November 12, 2021
When Brooklyn Tech’s current building opened in the 1930s, the school’s main focus was to prepare young men for employment in an emerging industrial age. In addition to their regular coursework, students were given technical training to familiarize themselves with the technology used in industry. This was exemplified by the foundry course, which taught second-year pupils how to produce metal parts for use in machines around the school. The foundry was designed specifically for this class. Large pits of molding sand on the floor helped streamline the process of metal casting, while brick surfaces and an exhaust apparatus venting to the roof handled the immense heat radiating from molten iron.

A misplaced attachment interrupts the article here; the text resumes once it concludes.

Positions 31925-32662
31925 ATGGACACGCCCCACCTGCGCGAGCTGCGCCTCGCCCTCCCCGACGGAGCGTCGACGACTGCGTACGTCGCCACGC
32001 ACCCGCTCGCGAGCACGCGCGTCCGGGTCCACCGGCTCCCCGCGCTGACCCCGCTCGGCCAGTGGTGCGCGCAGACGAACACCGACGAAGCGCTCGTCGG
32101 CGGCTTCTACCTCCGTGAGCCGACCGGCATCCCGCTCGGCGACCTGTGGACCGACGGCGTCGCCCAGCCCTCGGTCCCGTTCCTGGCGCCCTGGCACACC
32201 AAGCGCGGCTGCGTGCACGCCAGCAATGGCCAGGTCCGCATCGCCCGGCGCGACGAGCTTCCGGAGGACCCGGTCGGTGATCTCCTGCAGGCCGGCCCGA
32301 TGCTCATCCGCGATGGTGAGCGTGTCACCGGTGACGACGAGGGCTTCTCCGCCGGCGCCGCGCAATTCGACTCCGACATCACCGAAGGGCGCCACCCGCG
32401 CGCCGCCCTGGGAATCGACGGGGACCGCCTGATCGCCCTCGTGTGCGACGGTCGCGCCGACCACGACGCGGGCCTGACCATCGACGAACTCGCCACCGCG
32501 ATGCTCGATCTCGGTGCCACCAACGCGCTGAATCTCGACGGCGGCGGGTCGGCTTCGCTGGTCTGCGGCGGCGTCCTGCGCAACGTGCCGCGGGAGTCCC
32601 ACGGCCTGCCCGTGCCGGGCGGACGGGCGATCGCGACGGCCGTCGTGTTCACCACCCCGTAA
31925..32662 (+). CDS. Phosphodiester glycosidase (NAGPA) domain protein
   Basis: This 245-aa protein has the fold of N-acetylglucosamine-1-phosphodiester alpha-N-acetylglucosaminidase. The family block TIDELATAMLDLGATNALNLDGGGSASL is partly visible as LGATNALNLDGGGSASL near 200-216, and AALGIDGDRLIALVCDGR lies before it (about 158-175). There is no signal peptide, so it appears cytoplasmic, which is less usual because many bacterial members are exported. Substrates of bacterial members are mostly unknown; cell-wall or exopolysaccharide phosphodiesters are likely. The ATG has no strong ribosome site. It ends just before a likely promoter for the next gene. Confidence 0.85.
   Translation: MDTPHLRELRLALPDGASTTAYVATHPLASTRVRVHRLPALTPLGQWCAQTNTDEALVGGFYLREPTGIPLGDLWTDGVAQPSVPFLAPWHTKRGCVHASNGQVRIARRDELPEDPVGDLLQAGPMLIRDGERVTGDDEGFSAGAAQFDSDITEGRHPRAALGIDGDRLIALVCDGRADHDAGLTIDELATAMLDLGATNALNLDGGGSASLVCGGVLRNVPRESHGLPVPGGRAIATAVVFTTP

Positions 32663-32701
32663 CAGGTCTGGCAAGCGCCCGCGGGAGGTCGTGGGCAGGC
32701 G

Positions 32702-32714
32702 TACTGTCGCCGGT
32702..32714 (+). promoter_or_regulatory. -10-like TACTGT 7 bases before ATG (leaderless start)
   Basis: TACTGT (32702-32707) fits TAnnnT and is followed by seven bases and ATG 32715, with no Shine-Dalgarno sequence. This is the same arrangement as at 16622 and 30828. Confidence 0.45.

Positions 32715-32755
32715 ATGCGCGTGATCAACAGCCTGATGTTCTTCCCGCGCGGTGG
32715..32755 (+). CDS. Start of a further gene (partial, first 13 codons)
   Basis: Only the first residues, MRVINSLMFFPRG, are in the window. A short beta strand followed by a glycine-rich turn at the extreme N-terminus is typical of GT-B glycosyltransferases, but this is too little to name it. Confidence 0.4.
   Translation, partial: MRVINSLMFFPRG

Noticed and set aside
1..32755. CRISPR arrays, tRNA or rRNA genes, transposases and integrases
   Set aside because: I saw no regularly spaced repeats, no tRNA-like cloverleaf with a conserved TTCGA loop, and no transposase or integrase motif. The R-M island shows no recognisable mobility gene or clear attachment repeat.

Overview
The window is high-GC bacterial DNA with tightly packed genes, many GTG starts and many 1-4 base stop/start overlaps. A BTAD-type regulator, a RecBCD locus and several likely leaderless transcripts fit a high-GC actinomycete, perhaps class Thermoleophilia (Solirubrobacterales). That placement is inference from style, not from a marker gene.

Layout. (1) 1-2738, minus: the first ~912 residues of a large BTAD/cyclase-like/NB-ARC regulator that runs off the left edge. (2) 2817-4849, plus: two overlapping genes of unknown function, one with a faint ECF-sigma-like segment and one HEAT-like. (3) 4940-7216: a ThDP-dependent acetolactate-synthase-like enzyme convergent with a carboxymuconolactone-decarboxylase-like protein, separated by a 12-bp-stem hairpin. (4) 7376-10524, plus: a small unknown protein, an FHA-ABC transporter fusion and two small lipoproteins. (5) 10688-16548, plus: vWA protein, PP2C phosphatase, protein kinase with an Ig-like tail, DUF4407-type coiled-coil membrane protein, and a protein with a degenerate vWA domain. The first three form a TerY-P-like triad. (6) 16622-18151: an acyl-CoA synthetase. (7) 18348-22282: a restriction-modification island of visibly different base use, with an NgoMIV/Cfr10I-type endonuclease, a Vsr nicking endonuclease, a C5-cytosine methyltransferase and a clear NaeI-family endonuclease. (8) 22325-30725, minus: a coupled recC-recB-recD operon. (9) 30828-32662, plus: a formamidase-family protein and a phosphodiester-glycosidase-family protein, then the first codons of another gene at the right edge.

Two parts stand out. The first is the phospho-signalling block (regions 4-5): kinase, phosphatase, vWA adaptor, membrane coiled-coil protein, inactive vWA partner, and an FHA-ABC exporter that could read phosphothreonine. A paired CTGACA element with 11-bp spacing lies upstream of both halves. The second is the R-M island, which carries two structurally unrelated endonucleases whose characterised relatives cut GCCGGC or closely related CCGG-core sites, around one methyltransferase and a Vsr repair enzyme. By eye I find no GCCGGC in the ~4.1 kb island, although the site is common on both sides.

In the late 20th century, as Tech transitioned into a magnet school preparing students for college, the relevance of its industrial classes began to wane. Shop rooms around the building turned into labs, technology rooms, and conventional classrooms. By the late 1980s, foundry class was discontinued, leaving the foundry without a use. Due to the unusual nature of the space, the school did not seek to continue using it as a classroom. In a building where nearly every other square inch is occupied, its most practical use became storage.
It’s clear that the room still has a purpose in the school, but is it the most effective one? Perhaps not.